Caitlin

appychik
Nov. 25, 2009, 05:29 PM
I tried, honestly, to switch my cats (and dogs for that matter) to a better diet then the Hills Rx W/D they've been on for years. My mom was/is tired of paying so much $ for pet food.

Well, tried a 4 star food for the dogs and another for the cats. The verdict? My dog's allergies flared up, big time. And one of my cats is peeing outside the litterbox. Took the one in, thinking it was her (reason why cats were on W/D to begin with... history of UTI) but her urinalysis came up clean. I can't afford to take the other one in at the moment (just shelled out $250 in a week for both the dog and one cat to the vet) so we're going to try separating them to see if we can figure out who is doing it. Uggh.

So, saying that. If it ain't broke, I wouldn't fix it. Ideally, I'd love to feed a better food then the W/D - both dogs and cats are on it (respective versions, of course) but it's working wonders for them.

Bank of Dad
Nov. 25, 2009, 05:52 PM
I am going thru this right now. I've read all the web sites.

Barn cat Charlie Brown is 21 lbs. Vet said if he doesn't lose it, he'll be diabetic. Barn cat Peppermint Patty is 12, but still too fat for her size. They had been on Iams weight management cat food which is high protein, but Charlie steadily gained weight, even with 1/2 cup am and pm. I changed both to cheap canned cat food (5 0z can) and they both get 1/2 in am and 1/2 in pm. I stand there until Pep is done so Charlie doesn't eat it. They are not happy or full, but after 3 weeks they are going with the program.

George, the 12 yr old house cat was on Science Diet c/d which he ate until the formula changed from brown rice to brewer's rice and he slowly stopped eating much and has gone from 13 lbs to 10 lbs. Then he od'd on gardenia plant and almost died, losing one more lb. He refused to eat anything. We force fed liquids and a high fat high protein food for 10 days, then in desperation I gave him the old Iams weight management leftovers which he loved. However, its too high in protein for him, and I'm mixing with old cat stuff from Pro Plan, with a little Wellness Dry added. He hovers around 10 lbs, but now he's eating. He'd refuse anything homemade.

The barn cats would be happy with plain chicken chunks.

I feel your pain.

Chief2
Nov. 25, 2009, 06:20 PM
Funny this has come up.
Grain-free: my cat is allergic to wheat, so we had no choice. things are much better with her skin now that we have gone grain free.
Diabetic cats: on our way to grain-free, I told our vet that I had sworn off canned cat food for good. He replied that studies are showing that if you take a diabetic cat and put him back on canned food only, the condition reverses itself and diabetic cat becomes non-diabetic. Amazing stuff coming out now!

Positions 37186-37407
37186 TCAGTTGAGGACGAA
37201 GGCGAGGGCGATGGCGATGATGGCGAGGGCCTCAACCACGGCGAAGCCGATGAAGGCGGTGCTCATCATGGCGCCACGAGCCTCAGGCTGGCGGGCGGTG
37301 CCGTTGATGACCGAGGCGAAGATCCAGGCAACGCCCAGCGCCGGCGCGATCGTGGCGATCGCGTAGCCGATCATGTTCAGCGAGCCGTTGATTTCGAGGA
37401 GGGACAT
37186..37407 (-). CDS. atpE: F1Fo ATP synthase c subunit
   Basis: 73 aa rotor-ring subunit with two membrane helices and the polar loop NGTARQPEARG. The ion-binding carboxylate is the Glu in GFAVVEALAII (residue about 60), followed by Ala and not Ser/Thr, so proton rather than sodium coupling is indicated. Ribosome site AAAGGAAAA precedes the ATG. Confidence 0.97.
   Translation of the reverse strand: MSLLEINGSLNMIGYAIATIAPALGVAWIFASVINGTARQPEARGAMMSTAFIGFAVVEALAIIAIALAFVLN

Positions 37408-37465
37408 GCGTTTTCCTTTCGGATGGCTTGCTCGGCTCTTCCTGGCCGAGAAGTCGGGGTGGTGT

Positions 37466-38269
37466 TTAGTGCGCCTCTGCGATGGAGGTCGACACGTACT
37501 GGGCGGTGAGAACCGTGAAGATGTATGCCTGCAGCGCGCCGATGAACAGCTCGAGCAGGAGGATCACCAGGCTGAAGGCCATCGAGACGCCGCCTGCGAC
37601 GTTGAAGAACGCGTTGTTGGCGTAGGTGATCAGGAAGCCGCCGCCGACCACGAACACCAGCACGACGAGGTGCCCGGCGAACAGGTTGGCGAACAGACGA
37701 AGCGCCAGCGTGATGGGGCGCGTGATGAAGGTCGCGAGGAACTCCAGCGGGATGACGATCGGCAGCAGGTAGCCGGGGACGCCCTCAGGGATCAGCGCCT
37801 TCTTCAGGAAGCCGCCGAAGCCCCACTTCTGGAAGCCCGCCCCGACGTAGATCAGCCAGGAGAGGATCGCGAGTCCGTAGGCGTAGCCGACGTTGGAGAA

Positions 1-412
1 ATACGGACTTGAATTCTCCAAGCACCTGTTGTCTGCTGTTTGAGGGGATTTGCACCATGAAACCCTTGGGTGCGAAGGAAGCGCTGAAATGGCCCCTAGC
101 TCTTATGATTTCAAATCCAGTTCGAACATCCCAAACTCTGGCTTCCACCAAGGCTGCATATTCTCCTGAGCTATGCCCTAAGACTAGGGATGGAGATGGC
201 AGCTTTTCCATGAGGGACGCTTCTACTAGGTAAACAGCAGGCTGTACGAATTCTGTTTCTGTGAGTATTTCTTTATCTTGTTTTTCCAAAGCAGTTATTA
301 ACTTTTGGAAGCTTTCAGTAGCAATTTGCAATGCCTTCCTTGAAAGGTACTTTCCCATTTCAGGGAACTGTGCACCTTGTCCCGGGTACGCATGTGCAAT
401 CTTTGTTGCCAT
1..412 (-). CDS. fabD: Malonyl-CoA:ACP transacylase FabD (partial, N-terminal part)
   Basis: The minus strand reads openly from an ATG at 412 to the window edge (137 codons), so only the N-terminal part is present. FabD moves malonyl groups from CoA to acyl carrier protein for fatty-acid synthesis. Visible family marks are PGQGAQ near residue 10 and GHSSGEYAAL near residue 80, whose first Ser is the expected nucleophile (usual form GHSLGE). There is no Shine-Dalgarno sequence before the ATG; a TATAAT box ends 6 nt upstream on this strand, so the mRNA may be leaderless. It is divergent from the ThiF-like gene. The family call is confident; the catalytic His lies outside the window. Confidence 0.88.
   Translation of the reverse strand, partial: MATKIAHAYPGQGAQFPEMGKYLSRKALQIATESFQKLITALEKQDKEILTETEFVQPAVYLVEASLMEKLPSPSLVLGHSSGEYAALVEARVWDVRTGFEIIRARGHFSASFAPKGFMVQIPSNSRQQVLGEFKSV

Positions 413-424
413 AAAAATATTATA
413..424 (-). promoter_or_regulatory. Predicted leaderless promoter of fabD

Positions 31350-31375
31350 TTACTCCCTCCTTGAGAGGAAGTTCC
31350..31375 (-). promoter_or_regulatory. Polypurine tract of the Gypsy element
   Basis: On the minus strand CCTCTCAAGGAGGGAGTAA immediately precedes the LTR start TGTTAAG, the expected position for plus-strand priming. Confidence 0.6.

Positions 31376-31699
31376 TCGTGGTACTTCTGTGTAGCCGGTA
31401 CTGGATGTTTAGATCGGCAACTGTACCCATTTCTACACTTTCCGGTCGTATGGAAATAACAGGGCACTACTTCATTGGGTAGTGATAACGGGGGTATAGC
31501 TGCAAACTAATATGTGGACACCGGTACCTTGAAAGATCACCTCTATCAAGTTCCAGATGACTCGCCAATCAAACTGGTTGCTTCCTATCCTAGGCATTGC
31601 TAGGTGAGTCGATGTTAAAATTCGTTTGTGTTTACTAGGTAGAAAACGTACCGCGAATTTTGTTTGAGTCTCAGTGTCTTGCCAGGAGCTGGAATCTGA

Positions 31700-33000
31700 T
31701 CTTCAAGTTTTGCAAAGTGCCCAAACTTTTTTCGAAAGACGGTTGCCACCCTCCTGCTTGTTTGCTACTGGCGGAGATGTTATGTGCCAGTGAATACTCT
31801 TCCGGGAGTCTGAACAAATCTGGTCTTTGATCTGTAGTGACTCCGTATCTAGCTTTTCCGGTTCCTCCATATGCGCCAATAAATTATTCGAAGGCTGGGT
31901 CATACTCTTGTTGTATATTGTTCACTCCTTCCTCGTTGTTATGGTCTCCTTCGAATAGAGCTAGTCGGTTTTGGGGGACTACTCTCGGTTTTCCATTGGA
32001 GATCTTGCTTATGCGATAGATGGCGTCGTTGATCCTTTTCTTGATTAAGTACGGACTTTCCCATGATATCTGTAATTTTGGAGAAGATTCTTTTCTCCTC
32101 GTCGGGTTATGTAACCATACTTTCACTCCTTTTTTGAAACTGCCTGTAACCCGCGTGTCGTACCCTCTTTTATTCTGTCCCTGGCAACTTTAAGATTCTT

Bank of Dad
Nov. 25, 2009, 06:27 PM
Chief2, that's what my vet said, and thats why Charlie Brown's back on canned food.

Nanerpus
Nov. 25, 2009, 06:28 PM
I have been feeding my cat ONLY organic (Innova, Wellness, etc.) WET food for years and years and he also gets people food organic chicken, fish, etc. It's worth the money, and worth giving them wet food too. I also add in acidophilus, colostrum, and as much organic chicken broth as he'll drink. Hydration, IMO, is SO important to keeping cats living a long, healthy life.

This is him yesterday. He's 21-years-old and still catching mice and climbing trees: http://www.facebook.com/photo.php?pid=33020367&l=ff2b586ccb&id=13002359

LegalEagle
Nov. 25, 2009, 06:28 PM
I have read that generally wet food is better for cats because they naturally drink so little. My 15 year old calico has chronic renal failure and is doing well on 1x weekly subcutaneous fluids and she eats Innova canned food (which I researched to find the right combo of high quality protein and low levels of phosporous and ash). In any case, I think a strong case can be made for cats doing better on wet food than dry food.

My other 1 year old cat (at a svelte 11lbs) gets slightly less than 1/4 cup of Innova dry cat food 2x a day (he will be switched to wet food next year).

You need to feed the cat the amount it would need at its ideal weight NOT its overweight weight.

hunt_jumpfl
Nov. 25, 2009, 06:56 PM
I put my overweight mature Maine coon mix cat on Innova after reading the recommendations here. I originally wanted to put him on wet, but he eats a few bites then leaves and I'm gone a lot so I went back to the Innova dry. So far (probably 6 months or so) I am very happy with it. He has less hairballs and is finally taking off a little bit of weight. He is on a restricted diet in terms of amount, but he was on his old food as well. As for drinking I don't worry too much about the dry vs. wet as he loves water and drinks quite a bit.

Allagash's mom
Nov. 25, 2009, 08:01 PM
The grains and such in dry food (cereal grains mostly) also strain the pancreas, which is what causes most cats to go diabetic. Hampton went diabetic just about two years ago at age 11. With insulin injections (self testing at home, etc) and a switch to as high protein canned wet food as I could get (except for going straight to raw food), he is not only healthy now but OFF insulin entirely since January of 08. So Mr Pancreas is happy and I've a healthy cat again -- as long as he does NOT get any sort of carbs/grain/etc in his diet.